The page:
Agronomists Warn Corn Rootworm Pressure is Rising
Producers have barely even begun to harvest this year’s corn crop but already need to start making decisions for next year. One of those is assessing corn rootworm threat, which agronomists say is likely to be high in 2021.
Ron Beyer, a Golden Harvest agronomist who works with farmers in northwestern Iowa says, “Particularly in corn-on-corn acres, we’re seeing some of these populations just explode.” He also warns about the looming risk of northern corn rootworm, the numbers for which were high in some northwestern Iowa fields in 2019 due to extended diapause, says Beyer. Extended diapause occurs when eggs laid by predominant northern corn rootworm beetles remain dormant in soil through the next year when soybeans are planted.
Other agronomists across the Corn Belt cite similar findings. Regardless of the reasons – from near-perfect growing conditions, which translated to good insect-breeding conditions in some areas, to delayed planting or overly dry conditions this spring in other areas – the bottom line seems to be that CRW pressure is higher than normal this year. Andy Heggenstaller, head of agronomy for Syngenta Seeds, said in late August that the company’s CRW monitoring program was showing the heaviest pressure in northern Illinois, Iowa, Wisconsin, southern Minnesota, Nebraska, and Colorado. Heggenstaller said at the time they were some of the highest CRW populations they have recorded in the past five years.
CRW has managed to thwart every control measure that agriculture has thrown at it since scientists first discovered the northern corn rootworm in 1820 followed by western corn rootworm in 1867, the two most destructive species. Across the U.S. Corn Belt, it is considered the number one threat to corn yields, causing an estimated $1 billion in losses every year.
Crop rotation with soybeans began to fail on a mass scale in the mid-90s, which new Bt rootworm-resistant seed traits hoped to resolve. However, a number of factors led to the first case of western corn rootworm resistance to Bt corn in Iowa in 2009. Since then, resistance to the four types of Bt proteins used in traited hybrids has been on the rise across the Corn Belt. Below are more details about corn rootworms and some of the tools recommended to help mitigate their damage:
- Lifecycle: Western and northern corn rootworm have only one generation per year. Eggs of both species are deposited in the soil by female beetles from mid-summer until autumn. The eggs overwinter and begin hatching from late May to early June in most areas of the Midwest. The newly hatched larvae seek out and feed on corn roots. The larvae pass through three stages, or instars, before pupating in the soil. Primary larval damage is caused by the later instars, typically from mid-June through mid-July.Since beetles lay their eggs almost exclusively in cornfields, populations of rootworm larvae used to be successfully avoided by following a good corn rotation plan. However, in the Midwest, northern rootworm biotypes have been found that have adapted to an every-year rotation. These biotypes remain in the egg stage over the following season and hatch the next season when corn is again in the field.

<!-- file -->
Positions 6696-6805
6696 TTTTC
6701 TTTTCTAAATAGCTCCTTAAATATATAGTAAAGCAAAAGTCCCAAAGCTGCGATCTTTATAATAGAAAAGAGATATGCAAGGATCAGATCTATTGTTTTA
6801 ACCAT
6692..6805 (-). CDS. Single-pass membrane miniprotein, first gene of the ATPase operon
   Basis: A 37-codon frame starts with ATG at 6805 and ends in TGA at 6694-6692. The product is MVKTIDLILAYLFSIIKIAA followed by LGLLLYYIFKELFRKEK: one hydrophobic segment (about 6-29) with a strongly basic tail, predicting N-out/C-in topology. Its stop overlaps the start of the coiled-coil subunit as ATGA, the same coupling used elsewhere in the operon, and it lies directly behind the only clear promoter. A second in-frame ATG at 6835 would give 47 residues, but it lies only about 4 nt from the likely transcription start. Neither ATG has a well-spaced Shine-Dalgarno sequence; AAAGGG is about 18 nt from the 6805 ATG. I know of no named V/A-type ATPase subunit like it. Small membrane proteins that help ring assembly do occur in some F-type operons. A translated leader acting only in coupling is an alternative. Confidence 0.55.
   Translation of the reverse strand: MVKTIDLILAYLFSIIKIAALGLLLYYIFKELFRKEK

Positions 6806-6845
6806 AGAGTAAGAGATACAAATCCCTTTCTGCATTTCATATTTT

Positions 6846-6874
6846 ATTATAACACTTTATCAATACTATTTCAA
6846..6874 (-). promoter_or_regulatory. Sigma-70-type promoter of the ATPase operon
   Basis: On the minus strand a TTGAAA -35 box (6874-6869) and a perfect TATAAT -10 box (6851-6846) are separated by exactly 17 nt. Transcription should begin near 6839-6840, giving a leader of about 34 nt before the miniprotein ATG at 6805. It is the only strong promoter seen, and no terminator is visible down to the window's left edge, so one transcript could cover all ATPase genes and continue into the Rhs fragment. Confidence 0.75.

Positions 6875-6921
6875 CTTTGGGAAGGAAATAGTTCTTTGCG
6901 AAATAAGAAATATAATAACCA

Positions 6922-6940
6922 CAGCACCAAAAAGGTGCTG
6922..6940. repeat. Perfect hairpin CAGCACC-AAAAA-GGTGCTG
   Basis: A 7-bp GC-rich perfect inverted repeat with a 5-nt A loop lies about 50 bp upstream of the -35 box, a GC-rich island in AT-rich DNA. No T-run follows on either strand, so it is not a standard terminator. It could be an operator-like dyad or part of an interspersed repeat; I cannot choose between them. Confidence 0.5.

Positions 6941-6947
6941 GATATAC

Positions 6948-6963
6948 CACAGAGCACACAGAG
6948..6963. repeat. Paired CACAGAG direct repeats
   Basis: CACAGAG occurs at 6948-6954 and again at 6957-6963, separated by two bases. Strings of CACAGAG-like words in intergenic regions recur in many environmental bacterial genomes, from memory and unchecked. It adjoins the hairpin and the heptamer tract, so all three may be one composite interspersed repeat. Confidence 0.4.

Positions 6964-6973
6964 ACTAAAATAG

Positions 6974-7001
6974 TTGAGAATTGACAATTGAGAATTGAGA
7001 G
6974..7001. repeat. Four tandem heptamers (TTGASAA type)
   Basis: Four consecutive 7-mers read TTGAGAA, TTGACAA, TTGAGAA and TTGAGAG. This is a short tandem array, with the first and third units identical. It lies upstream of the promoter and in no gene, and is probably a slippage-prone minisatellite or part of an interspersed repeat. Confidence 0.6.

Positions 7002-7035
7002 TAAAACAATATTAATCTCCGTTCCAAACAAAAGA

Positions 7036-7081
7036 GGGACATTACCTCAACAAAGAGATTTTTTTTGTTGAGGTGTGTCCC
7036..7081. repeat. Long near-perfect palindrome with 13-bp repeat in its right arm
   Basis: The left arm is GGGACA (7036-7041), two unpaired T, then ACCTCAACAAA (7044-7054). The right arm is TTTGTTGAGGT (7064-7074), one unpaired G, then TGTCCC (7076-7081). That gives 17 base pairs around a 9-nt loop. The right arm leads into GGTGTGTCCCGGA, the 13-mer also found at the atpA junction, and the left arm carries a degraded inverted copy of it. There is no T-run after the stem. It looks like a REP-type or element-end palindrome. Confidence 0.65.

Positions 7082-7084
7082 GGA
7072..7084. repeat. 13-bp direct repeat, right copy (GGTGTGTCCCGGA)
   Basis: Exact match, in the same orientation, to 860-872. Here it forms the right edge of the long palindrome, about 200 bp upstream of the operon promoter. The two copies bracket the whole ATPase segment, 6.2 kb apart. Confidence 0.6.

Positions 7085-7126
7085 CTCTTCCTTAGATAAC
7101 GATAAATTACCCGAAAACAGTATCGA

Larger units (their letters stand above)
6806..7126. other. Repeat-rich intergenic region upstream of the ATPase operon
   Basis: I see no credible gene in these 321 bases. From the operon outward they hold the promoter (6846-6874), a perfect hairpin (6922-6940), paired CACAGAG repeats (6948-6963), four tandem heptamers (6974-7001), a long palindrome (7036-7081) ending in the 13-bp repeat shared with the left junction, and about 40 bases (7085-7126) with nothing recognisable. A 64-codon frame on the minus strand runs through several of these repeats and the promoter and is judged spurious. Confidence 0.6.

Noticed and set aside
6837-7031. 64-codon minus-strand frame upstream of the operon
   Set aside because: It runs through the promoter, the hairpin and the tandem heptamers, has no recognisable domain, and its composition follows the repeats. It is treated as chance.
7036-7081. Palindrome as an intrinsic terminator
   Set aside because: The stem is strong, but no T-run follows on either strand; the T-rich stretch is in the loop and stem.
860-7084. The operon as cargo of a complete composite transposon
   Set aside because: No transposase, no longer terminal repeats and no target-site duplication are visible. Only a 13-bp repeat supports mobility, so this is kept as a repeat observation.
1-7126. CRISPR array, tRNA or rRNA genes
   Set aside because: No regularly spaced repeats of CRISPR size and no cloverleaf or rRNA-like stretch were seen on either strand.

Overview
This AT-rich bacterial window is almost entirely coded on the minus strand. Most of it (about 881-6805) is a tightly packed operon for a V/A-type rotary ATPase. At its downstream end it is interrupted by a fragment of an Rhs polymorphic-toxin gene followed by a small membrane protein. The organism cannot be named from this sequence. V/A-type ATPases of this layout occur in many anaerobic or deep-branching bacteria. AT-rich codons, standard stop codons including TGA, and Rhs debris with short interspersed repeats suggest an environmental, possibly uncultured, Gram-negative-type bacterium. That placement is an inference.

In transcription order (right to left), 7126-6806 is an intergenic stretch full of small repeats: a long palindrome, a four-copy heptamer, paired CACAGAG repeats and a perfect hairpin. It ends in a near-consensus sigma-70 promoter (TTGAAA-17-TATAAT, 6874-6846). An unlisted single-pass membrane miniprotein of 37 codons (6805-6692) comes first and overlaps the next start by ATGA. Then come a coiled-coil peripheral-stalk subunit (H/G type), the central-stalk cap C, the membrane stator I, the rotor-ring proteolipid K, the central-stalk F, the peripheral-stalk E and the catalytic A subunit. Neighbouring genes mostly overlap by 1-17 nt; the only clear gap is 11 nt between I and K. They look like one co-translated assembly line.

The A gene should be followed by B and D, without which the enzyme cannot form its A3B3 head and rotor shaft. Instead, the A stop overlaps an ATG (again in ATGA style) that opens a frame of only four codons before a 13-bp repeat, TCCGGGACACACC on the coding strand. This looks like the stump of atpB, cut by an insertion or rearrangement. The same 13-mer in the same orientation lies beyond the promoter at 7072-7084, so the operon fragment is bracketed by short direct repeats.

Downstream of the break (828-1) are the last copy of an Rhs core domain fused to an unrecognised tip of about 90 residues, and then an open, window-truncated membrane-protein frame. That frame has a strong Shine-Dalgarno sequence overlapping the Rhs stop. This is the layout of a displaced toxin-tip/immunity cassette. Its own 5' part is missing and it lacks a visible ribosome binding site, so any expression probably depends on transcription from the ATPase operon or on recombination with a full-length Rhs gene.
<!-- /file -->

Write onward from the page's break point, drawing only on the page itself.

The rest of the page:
- Crop Damage:Larval feeding on corn roots may reduce yields. Injured root tips feature brown lesions. In some fields, entire nodes of roots may be pruned severely. Pruned roots are less capable of supplying water and nutrients to the growing ears and moderate to severe root pruning may result in lodging and significant losses at harvest. Larval injury also may make roots more susceptible to root and stalk rot fungi. High adult densities may clip silks resulting in poor pollination and reduced kernel set.
- Scouting:Scouting for corn rootworm adults is important not just to protect corn pollination (obviously too late this year) but also to determine the damage potential for next year’s crop from high adult populations laying eggs during the current growing season. Farmers can evaluate the impact of rootworms by digging and washing corn roots in late season. Learn more about evaluating roots HERE .
A 2013 Iowa State University study determined a 1.5-rootworm-beetle-per-sticky-trap-per-day level in soybeans (or two beetles per trap per day in corn) indicates rootworm damage may occur the following year, says Joe Spencer, University of Illinois (U of I) entomologist. Measuring rootworm damage in a field is also critical to assess whether or not a resident rootworm population might be resistant to a particular Bt trait package. The Iowa State Nodal Injury Scale (NIS), developed by Iowa State Entomologists, is the industry standard for quantifying root damage and focuses on root pruning caused by late instar larvae. For reference, a rating of 0.5 (one half of one node pruned) is considered unexpecteddamage to a pyramided Bt corn plant, and could be evidence of resistance.
- Mitigation:In cases where resistance is evident, it’s recommended preventive measures like rootworm traits and/or a soil-applied insecticide be used, says Spencer. Many experts recommend growers that find unexpected damage in traited hybrids should rotate to soybeans in 2021. Dr. Nick Seiter, Field Crop Entomologist from U of I says the worst thing a producer could do from a resistance-management standpoint would be to plant continuous corn with the same trait package after observing unexpected damage in a field the previous year. “As we have seen with herbicide resistance over the last several years, over-reliance on the same tools in the same fields will yield a predictable outcome,” says Seiter. (Sources: AgInsider, Bayer Crop Science, University of Illinois, NCSTate Extension, AgDaily)